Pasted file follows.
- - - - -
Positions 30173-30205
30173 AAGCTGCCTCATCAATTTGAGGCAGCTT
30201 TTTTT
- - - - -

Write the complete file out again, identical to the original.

Positions 30173-30205
30173 AAGCTGCCTCATCAATTTGAGGCAGCTT
30201 TTTTT